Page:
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How you can prepare for the impact of AI on PR

Credit: Paul Wooding

After reading Sam Altman’s thoughts on how, within five years, artificial intelligence (AI) could replace 95% of the work currently being done by marketing agencies, I had a stiff drink, and reached for my copy of Neville Shute’s apocalyptic novel ‘On The Beach’. Perhaps it could provide some tips on how to cope with impending doom?

After all, are we not facing near-extinction from a fast-approaching (data) cloud that removes most of humanity from everything it touches?

While I don’t believe our future is as bleak as the poor souls in Shute’s novel, it’s clear that we are facing unprecedented change and disruption and we need to quickly adapt to what’s coming.

So, how do you prepare for the known unknown? I have some thoughts:

1: Start using AI now:

AI will 100% replace a good deal of what you currently do, so get ahead of the change and understand how you can work with the technology, not against it. And don’t fall into the trap of thinking it’s cheating. Most of us struggle with long division to split a restaurant bill so why resist using AI to make you more efficient and effective? If your employer isn’t providing access to AI platforms, invest in one yourself.

2: Build your personal AI toolkit:

If you’re still asking AI to write daft songs and punny names for your pop-up food side hustle - Vandoori since you asked - keep doing that! But spend some time formalising how you use the technology to make it work as hard as it can for you. There is a wealth of information online on how to construct prompts and agents (mini chatbots trained on a specific topic of your choosing) that can speed up common tasks. Create a library of useful prompts, and develop agents for your company/clients. Continue to feed and train your chosen AI model with the work that you do, everything from the copy you write to articles on competitors and industry reports. The more you put in, the more you will get out.

3: Focus on unique use cases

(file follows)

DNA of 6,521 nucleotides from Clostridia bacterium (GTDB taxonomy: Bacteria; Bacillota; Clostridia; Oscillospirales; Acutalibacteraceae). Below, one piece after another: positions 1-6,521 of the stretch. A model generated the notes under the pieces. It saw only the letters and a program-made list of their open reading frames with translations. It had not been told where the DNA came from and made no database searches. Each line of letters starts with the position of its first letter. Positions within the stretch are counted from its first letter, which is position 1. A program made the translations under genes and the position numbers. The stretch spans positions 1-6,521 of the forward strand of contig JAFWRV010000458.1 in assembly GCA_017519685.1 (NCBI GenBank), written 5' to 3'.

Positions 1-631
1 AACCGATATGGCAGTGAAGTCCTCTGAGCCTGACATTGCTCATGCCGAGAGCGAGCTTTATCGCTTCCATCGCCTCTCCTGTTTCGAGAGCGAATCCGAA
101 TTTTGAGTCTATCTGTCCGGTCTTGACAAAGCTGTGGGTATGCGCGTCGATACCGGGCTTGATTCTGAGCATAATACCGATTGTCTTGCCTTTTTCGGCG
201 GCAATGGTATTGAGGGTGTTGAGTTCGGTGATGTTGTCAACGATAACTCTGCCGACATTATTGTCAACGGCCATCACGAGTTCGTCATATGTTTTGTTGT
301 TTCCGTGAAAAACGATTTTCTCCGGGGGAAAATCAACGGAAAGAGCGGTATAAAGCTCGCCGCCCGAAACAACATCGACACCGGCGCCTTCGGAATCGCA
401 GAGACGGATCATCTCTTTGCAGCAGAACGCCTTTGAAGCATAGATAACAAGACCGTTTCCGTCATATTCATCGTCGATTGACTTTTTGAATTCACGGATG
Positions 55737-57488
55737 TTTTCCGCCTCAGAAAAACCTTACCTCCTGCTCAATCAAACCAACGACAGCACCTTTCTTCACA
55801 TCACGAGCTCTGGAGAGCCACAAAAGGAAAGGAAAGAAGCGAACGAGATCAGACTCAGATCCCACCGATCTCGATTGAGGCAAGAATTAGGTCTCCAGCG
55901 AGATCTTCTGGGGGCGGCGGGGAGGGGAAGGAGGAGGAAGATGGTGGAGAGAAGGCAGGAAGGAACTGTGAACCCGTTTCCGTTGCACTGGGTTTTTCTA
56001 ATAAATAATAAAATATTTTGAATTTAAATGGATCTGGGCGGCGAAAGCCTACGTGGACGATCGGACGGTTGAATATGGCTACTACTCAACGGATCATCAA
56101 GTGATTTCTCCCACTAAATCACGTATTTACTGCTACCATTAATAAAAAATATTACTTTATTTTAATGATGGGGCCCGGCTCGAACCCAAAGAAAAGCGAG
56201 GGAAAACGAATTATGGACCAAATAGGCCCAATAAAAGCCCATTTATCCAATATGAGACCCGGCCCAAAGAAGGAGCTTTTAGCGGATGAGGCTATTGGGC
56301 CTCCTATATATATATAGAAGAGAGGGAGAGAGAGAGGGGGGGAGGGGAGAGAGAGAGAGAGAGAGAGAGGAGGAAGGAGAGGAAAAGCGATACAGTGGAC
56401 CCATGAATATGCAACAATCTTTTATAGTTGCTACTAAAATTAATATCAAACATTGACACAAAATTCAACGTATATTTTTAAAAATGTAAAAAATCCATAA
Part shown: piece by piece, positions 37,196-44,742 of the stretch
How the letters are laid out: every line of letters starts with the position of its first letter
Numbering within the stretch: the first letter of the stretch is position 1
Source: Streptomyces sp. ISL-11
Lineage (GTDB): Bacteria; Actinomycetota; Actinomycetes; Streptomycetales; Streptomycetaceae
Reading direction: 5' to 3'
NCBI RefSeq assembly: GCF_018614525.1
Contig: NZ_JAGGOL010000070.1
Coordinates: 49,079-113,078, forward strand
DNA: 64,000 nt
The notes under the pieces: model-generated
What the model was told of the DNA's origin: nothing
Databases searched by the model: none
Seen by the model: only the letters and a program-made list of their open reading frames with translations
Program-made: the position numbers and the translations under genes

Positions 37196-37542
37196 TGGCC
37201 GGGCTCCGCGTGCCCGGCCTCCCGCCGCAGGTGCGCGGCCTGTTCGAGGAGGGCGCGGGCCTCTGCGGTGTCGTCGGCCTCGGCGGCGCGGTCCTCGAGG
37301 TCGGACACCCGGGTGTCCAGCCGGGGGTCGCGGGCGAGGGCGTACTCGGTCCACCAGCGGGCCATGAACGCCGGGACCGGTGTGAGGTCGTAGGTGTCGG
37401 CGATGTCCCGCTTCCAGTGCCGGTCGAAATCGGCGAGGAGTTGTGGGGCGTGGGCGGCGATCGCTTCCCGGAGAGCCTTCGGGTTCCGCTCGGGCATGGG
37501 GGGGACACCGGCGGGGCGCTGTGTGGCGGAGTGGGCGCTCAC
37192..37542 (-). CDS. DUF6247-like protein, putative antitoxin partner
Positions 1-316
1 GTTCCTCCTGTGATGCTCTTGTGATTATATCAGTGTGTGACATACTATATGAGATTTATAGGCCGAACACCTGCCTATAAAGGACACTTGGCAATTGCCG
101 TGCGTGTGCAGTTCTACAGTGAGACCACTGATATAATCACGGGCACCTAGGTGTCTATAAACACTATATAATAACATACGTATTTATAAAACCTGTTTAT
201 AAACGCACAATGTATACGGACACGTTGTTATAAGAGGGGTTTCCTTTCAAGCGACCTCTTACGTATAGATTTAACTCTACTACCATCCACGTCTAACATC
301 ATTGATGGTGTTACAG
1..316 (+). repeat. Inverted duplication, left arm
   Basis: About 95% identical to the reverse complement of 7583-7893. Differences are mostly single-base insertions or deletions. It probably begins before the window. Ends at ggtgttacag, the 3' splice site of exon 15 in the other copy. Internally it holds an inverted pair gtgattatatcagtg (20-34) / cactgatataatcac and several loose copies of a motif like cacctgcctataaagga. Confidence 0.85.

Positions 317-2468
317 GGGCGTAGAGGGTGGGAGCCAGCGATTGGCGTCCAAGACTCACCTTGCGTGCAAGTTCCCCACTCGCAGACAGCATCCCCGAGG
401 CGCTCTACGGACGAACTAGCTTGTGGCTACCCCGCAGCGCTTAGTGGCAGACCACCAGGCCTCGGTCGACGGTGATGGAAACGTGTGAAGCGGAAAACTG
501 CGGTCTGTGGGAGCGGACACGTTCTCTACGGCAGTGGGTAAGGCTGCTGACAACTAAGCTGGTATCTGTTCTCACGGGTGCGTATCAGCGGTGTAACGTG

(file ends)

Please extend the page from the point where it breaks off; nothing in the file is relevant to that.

I’ve long thought of PR as being too risk-averse. Our slavish focus on delivering media hits means that for most PRs, our day-to-day work is filled with doing the same thing to a consistent standard. AI is going to automate so much of that output…so use your newly freed-up time to think about unique use cases that add real value, whether to yourself or the company you work for. For example, if you have ever thought about building a mobile app that gives stakeholders or clients 24/7 access to planning, reporting and evaluation - build it! Or at least build the business plan and architecture for it. AI gives us the power to quickly take ideas out of our heads and into project teams. A great deal of future work will be based on ideation and collaboration. Adopt that mindset now.

4: Double down on the skills AI can’t replace (yet)

Soft skills have historically been the poor-relation to specific competencies like writing or project management, yet think about how many job interviews you’ve had where the focus has been on the more intangible yet critical skills you possess. These will be the last traits to be replaced (if at all), so it makes sense to upskill now. Networking is a good example. It’s a word that strikes fear in some people, yet the ability to engage with a broad set of people to build relationships and trust is a skill that will be highly prized for future work. There are many others and Harvard Business Review wrote a great piece on this topic.

I’ll say again that I don’t believe we’re facing the same fate as Shute’s protagonists, but we are facing an uncertain future. To our credit, very few people I have spoken to have their heads in the sand when it comes to what’s ahead of us, but we still feel a little sluggish as a profession in getting ahead of the impending disruption.

And we have a good idea of what that disruption looks like, from $800m investments being cancelled to 700 jobs replaced. Closer to home, the mega-merger in WPP between BCW and H&K was done, in part, to prepare for the impact of AI. As Mark Read, CEO of WPP said at the time, AI will change the rules of the road for PR businesses.

Unlike On The Beach, how our story ends is yet to be decided, but I firmly believe we can choose to make it a happy(ier) ending.

This article was written by senior independent public relations practitioner Paul Wooding.

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